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How do you prefer your sports car, with manual or automatic transmission?

Jaguar, which relies heavily on the US market (as does Porsche), realised that a significant proportion of the American sports car clientele preferred manual gearboxes. And if a model wants to have some sporting credentials, on the other side of the pond, it must offer a manual gearbox. To be convinced of this, just look at the success of the 911's 7-speed manual transmission in the US and its secrecy in Europe, or the fact that the BMW M5 has a manual transmission as an option in the US and none in Europe.


Why is that? Simply because there is a certain snobbery in the sports car clientele in the United States. To understand this, you have to remember that, traditionally, there a car with a manual gearbox has always been a low cost model; you can't afford an automatic, "you're poor". And so it came to the point that a large part of the population does not know how to drive with a manual gearbox. In a display of snobbery, the sports car clientele then preferred a manual gearbox "because I know how to drive and I have a sports car". And then, in many cases, they drag themselves along at 90 km/h on the freeway and never go on a track or mountain road trip.

In order to get the most out of a manual gearbox, it is necessary to make the most of it.

However, in sports cars, there will always be a certain nostalgia in the fact of changing gears manually, the "clunk-clunk" in a classic Ferrari or Lamborghini; the hardness and at the same time precision and ease with which a Porsche gearbox is operated and, above all, the smile that accompanies the feeling of satisfaction when nailing a punta tacón or engaging the right gears just at the right time.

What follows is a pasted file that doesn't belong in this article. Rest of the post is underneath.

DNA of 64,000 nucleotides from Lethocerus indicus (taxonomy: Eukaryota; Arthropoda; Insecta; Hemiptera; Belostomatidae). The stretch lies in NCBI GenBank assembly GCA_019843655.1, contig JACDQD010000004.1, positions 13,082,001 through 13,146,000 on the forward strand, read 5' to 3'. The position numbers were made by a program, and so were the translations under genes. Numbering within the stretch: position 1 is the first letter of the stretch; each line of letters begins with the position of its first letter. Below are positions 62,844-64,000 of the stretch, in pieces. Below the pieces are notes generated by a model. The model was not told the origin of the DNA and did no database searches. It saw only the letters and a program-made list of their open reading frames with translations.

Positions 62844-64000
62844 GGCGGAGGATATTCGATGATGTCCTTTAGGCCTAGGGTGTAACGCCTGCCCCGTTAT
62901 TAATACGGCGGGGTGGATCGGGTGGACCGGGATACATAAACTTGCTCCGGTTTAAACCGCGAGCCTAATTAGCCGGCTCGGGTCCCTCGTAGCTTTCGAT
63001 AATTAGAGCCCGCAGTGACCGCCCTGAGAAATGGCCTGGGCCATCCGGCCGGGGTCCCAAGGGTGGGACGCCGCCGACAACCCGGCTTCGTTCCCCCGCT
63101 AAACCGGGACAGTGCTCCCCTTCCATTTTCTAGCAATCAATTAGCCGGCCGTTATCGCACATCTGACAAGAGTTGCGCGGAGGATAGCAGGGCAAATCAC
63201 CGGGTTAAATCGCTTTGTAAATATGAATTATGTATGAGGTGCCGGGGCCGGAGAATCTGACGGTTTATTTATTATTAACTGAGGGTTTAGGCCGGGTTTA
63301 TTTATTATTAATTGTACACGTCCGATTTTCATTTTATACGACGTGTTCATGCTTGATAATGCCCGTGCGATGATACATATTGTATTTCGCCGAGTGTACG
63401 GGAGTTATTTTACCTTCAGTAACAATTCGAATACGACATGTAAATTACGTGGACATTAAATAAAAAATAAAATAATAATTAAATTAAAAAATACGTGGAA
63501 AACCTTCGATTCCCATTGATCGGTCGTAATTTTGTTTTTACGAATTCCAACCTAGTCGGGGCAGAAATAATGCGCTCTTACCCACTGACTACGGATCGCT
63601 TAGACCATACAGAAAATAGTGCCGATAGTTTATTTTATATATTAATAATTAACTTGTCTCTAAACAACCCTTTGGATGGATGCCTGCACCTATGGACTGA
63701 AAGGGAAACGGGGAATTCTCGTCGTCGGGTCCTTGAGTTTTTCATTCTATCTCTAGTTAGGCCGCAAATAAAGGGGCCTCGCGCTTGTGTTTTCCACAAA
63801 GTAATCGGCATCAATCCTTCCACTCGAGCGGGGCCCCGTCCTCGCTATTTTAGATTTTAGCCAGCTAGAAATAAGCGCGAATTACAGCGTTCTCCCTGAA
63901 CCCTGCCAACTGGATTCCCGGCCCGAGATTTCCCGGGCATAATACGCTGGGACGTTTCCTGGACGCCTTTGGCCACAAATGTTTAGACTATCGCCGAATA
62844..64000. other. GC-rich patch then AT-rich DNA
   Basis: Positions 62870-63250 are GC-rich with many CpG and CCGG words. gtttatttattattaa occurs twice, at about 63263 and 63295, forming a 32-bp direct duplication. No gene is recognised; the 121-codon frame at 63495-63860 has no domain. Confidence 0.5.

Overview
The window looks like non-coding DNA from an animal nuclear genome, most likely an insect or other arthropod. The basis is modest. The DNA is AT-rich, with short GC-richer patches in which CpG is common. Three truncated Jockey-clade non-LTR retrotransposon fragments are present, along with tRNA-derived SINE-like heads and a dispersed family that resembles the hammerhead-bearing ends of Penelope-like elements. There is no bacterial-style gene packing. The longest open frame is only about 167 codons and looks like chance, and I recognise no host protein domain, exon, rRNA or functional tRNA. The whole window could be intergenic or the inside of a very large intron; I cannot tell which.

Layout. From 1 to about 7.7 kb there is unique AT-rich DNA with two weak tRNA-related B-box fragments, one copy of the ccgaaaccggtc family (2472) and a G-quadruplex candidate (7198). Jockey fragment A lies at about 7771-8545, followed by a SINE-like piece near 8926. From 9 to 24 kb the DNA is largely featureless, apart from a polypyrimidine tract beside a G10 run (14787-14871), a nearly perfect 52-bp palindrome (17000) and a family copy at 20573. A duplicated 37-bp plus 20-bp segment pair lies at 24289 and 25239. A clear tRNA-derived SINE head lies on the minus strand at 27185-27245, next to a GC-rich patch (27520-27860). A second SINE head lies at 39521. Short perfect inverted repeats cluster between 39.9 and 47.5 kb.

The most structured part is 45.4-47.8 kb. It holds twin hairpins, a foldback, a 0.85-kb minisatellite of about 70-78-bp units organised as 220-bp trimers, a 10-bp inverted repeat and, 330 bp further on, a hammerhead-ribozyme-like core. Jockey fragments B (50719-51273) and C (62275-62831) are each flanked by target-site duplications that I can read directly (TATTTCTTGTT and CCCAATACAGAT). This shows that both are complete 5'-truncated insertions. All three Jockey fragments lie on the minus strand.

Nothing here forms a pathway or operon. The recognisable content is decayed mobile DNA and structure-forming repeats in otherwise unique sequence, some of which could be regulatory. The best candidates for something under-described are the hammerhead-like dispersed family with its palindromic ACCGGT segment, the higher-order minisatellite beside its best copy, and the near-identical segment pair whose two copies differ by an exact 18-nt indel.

Of course, not every customer of a sports car with a manual gearbox will know how to do the toe-tap correctly, let alone change gear by double-clutching, as in the days when gearboxes didn't have synchromesh. So, brands started to develop engine and transmission protection systems so that customers who wanted a manual gearbox could use it safely and satisfy their egos. Nissan, if memory serves me correctly, was the first to offer a manual gearbox that upshifts the engine when you downshift to match the engine speed, it was with the 370Z. Seen from the outside it looks like you're doing a perfect heel-toe, even if you've never done it before in your life. Porsche has followed suit, with the Cayman GT4 for example. And it's because deep down, it knows, that the Yankee clientele - the one that has bought the Cayman GT4 the most - wants a manual gearbox out of snobbery, not for anything else.

The mythical manual gearbox grille of a Ferrari is now a thing of the past. Photo left: Lamborghini's 7-speed robotised manual gearbox.

After all, a dual-clutch or sequential gearbox is the sportiest thing there is. Porsche has been using the PDK in racing for more than 20 years, so there must be a reason. However, if by sporty, we mean driving pleasure. Then, yes, the manual gearbox makes sense. But the rest of the time, let's face it, a manual gearbox is a nuisance. In the city or in a traffic jam (which is often the same thing), continually pushing the clutch and the knob to go 4 meters or from traffic light to traffic light, doesn't exactly give you a feeling of satisfaction. And even less do you feel nostalgic about it. Realistically, I think the real joy of a manual gearbox is keeping control over gear selection and not handing it over to a computer.